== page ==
Haiti is a good example. When the earthquake hit two years ago, CRS had 350 people on the ground, most of them Haitians. We had emergency supplies ready to go, pre-positioned in anticipation of hurricanes. We had a large warehouse and operating center in the southern part of the country that was unaffected by the quake. Employees there headed overland to Port au Prince with supplies when most other organizations were still trying to figure out how to fly into an overburdened airport. Similarly, because of pre-established operations, we were able to get medical services up and running in the ruins of St. Francois de Sales Hospital immediately. We were on the scene to serve thousands of the injured during the emergency phase. We did 1000 operations and attended to over 70,000 individuals.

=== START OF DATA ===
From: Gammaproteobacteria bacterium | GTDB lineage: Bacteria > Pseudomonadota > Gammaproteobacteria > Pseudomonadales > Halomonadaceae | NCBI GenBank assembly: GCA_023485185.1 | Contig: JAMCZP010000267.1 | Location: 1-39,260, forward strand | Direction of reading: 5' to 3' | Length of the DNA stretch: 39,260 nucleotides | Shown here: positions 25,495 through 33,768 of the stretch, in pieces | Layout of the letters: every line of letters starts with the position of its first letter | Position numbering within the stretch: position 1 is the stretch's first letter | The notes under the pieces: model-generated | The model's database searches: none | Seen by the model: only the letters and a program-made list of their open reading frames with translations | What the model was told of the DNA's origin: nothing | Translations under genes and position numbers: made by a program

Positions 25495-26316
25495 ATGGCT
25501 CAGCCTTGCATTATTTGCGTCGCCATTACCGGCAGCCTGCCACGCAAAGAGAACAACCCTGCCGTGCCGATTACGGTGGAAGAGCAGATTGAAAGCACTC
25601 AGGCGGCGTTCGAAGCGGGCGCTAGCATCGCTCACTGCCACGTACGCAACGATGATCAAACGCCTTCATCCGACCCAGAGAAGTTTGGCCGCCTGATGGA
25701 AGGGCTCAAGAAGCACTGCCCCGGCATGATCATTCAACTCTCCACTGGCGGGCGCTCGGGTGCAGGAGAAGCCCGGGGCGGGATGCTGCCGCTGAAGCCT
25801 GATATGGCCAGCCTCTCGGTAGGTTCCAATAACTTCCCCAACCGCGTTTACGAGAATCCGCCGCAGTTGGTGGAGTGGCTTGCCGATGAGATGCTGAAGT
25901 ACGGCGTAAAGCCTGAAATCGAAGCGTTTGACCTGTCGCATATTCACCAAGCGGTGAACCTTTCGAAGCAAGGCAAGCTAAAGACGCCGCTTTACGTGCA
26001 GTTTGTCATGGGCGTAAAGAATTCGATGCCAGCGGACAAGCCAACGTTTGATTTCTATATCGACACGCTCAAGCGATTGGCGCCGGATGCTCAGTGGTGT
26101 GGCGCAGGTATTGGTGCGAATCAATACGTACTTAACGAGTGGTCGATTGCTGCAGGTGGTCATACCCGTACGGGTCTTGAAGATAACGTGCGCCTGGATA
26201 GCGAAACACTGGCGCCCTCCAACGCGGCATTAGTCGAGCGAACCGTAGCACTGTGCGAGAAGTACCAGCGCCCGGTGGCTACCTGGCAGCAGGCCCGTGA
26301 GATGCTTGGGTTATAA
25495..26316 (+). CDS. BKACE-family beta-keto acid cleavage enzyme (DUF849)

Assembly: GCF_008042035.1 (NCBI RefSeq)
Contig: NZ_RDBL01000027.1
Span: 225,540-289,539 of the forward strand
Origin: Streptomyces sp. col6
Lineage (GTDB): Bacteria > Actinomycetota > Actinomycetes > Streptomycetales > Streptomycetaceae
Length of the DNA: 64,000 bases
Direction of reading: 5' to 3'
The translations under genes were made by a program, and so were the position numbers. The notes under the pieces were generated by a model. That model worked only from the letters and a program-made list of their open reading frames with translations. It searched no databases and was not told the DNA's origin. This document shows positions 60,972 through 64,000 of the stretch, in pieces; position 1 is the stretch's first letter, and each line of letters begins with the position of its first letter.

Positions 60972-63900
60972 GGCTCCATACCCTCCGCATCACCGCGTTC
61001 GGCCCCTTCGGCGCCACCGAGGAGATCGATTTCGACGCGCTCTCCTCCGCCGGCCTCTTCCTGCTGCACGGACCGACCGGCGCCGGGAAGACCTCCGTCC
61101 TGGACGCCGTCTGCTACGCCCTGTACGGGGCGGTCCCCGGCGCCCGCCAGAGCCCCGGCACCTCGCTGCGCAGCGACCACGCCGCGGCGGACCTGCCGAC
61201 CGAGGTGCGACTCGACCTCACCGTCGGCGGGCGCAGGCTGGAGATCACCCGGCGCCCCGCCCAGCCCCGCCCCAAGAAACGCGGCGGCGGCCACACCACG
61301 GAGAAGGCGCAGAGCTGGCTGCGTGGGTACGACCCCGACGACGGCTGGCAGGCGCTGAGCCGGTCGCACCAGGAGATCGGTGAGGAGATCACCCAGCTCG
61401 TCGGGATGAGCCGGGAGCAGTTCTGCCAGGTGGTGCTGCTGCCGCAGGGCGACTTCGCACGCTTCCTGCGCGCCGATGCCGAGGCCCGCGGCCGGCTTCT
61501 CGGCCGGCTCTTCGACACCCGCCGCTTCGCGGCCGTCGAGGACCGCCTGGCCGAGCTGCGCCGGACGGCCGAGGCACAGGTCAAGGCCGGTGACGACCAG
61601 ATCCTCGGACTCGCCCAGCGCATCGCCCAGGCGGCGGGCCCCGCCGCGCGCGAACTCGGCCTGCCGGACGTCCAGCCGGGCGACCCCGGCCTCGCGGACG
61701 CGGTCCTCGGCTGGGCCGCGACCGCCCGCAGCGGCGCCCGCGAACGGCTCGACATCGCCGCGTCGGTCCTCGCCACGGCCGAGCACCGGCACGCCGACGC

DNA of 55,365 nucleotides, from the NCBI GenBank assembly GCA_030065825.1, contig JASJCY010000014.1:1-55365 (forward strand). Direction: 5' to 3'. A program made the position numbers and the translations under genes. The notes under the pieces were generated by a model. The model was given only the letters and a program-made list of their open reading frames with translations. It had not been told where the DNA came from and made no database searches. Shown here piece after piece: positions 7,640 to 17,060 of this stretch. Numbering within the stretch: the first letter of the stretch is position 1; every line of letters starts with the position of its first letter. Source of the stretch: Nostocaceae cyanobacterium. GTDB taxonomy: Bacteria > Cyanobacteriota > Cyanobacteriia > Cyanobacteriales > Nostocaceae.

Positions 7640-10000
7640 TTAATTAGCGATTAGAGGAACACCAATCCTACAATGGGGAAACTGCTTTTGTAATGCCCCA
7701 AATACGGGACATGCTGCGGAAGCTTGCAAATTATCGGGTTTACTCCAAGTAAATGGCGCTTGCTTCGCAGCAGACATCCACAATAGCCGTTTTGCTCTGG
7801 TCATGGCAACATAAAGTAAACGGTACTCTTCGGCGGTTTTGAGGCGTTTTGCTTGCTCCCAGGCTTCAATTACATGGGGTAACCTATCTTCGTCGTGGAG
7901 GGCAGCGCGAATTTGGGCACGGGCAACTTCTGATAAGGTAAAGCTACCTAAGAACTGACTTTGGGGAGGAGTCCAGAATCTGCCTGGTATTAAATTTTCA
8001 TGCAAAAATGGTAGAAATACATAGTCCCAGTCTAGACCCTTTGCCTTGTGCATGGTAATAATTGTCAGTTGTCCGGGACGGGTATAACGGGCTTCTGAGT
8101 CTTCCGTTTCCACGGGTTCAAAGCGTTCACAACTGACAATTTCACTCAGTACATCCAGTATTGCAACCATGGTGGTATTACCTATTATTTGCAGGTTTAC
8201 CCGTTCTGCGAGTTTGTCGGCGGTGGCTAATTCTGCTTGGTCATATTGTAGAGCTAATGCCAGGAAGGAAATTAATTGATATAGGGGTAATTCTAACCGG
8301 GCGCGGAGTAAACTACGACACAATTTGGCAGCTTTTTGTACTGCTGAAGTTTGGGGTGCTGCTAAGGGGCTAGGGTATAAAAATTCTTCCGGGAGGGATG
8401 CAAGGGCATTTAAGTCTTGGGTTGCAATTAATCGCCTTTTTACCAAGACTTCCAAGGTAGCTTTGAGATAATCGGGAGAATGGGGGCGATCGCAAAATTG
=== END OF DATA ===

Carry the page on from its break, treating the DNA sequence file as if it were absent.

Long term, working with the Haitian ministry, with the Catholic Hospital Association and with the University of Maryland, we are rebuilding St. Francois into a new entity: a state-of-the-art teaching hospital that will expand and train a number of health professionals and transfer to them the knowhow and leading-edge practices of the CHA and University of Maryland while it serves the poor.
I could tell similar stories about Pakistan and the Philippines and Indonesia and Ethiopia. CRS does not just fly into a disaster, plant the flag and go home. We are there for the long haul. We accomplish this work with local partners whom we help train, mentor and fund. After the tsunami, we had a five year plan that we carried out with local partners.